Introduction Clinical guidelines recommend treatment with evidence-based (EB) drug therapy (antiplatelets, β-blockers, agents acting on the renin-angiotensin system, statins) for patients with acute myocardial infarction (AMI). Results on long term outcomes from observational population studies are scarce.
Objectives Analysing the association between EB drug therapy and 2 years mortality in AMI patients.
Methods Twothousand-twohundred-and-four AMI patients, discharged in 2006 and resident in Rome were selected from the Hospital Information System, excluding deaths during the first month after discharge. Exposure information was collected from the drug claims data considering EB drug prescriptions at discharge and during the first month; exposure was defined as at least one prescription, comparing different composite treatments (1, 2, 3 or 4 EB drug groups). The association between exposure to EB drug therapy and all-cause mortality during a 24 months follow-up was analysed through logistic regression, adjusting for gender, age and co-morbidities.
Results Most patients were treated with EB drug combinations (0: 9.5%, 1: 4.6%, 2: 14.7%, 3: 30.1%, 4: 41.1%); 7.4% of the patients died during follow-up. Mortality risk decreased with increasing number of prescribed EB drugs; combinations of 3 or 4 EB drugs were associated with a significant protective effect vs no EB drugs (4 vs 0 EB drugs: ORadj=0.46; 95% CI 0.27 to 0.78; 3 vs 0 EB drugs: ORadj=0.50; 95% CI 0.29 to 0.86; 2 vs 0 EB drugs: ORadj=0.69; 95% CI 0.39 to 1.23; 1 vs 0 EB drugs: ORadj=0.49; 95% CI 0.21 to 1.13).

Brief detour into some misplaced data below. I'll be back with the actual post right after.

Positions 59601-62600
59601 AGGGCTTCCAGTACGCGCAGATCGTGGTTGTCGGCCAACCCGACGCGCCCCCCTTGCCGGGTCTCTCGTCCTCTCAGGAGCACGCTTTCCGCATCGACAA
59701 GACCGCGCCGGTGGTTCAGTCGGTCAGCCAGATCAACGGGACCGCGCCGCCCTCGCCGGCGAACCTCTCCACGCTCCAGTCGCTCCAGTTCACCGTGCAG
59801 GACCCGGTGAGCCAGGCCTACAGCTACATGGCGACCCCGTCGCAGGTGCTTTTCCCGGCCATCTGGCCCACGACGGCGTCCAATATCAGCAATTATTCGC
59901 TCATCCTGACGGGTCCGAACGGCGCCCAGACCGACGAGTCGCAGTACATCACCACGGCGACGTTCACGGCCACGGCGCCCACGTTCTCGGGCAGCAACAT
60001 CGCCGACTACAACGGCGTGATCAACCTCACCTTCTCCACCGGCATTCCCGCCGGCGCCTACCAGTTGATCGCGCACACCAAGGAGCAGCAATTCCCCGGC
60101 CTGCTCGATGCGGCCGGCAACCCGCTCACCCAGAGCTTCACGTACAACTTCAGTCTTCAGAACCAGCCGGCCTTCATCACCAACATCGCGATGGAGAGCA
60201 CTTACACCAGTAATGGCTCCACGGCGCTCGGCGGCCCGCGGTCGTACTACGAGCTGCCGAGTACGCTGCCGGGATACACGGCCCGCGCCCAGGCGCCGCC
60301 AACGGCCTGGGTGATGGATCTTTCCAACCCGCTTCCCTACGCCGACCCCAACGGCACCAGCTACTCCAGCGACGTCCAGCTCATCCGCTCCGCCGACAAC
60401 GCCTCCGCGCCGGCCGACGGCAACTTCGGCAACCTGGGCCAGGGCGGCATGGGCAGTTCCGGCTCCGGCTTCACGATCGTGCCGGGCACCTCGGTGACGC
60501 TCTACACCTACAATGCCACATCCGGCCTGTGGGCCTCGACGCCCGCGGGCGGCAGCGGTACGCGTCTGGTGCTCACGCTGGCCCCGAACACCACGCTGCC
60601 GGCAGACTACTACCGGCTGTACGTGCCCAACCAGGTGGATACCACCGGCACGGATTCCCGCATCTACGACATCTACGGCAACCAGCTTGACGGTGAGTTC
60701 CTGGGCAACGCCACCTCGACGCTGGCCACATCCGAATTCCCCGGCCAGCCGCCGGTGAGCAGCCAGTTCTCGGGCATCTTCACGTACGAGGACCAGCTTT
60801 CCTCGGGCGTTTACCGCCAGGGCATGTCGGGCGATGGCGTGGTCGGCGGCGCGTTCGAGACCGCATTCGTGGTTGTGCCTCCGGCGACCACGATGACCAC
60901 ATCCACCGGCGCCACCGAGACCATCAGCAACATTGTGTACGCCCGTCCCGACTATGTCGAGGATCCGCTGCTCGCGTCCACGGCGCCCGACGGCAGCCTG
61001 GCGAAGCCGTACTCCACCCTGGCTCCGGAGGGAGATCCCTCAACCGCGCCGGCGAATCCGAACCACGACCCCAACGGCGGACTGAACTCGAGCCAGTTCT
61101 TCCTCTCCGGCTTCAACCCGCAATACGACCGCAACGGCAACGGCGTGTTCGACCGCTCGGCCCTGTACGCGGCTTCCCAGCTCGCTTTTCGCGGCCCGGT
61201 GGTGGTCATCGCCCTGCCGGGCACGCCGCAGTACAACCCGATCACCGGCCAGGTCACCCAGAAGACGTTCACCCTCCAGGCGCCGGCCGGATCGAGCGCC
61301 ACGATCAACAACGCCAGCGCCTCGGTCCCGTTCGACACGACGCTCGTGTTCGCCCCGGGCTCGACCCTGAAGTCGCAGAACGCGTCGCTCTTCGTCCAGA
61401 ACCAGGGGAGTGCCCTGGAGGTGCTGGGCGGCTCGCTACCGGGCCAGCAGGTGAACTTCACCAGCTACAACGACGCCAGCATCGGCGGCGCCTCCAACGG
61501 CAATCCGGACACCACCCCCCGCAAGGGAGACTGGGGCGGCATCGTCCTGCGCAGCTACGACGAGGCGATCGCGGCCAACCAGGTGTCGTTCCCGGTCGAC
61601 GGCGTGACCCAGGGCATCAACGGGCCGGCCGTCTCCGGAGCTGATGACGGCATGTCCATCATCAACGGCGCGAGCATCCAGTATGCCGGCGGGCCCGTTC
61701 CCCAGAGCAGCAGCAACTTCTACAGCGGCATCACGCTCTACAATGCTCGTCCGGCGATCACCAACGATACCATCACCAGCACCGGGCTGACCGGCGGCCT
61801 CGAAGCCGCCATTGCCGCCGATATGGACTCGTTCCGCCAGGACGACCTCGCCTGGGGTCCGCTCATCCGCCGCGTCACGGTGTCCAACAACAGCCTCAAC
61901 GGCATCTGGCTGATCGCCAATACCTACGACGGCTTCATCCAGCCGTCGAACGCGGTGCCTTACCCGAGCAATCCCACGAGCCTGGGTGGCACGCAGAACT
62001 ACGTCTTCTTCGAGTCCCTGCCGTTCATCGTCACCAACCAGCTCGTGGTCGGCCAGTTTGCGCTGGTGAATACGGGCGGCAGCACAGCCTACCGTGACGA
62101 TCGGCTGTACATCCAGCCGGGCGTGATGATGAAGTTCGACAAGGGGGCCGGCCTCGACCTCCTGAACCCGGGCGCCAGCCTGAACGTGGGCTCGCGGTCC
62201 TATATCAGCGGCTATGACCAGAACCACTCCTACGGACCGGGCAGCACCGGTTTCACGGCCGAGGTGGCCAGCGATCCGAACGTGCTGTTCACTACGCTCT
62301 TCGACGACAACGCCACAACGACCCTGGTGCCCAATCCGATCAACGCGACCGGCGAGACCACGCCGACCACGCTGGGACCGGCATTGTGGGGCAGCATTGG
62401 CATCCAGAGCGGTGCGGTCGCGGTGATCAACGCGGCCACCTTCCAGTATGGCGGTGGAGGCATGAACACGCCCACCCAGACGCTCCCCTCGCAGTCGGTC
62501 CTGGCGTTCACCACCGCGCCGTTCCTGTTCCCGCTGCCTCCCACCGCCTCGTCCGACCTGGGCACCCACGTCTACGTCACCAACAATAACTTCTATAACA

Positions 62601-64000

Conclusions In Rome, most patients are treated with EB drugs after AMI; first-month poly-drug therapy is associated with reduction in 2 years mortality.
Statistics from Altmetric.com
If you wish to reuse any or all of this article please use the link below which will take you to the Copyright Clearance Center’s RightsLink service. You will be able to get a quick price and instant permission to reuse the content in many different ways.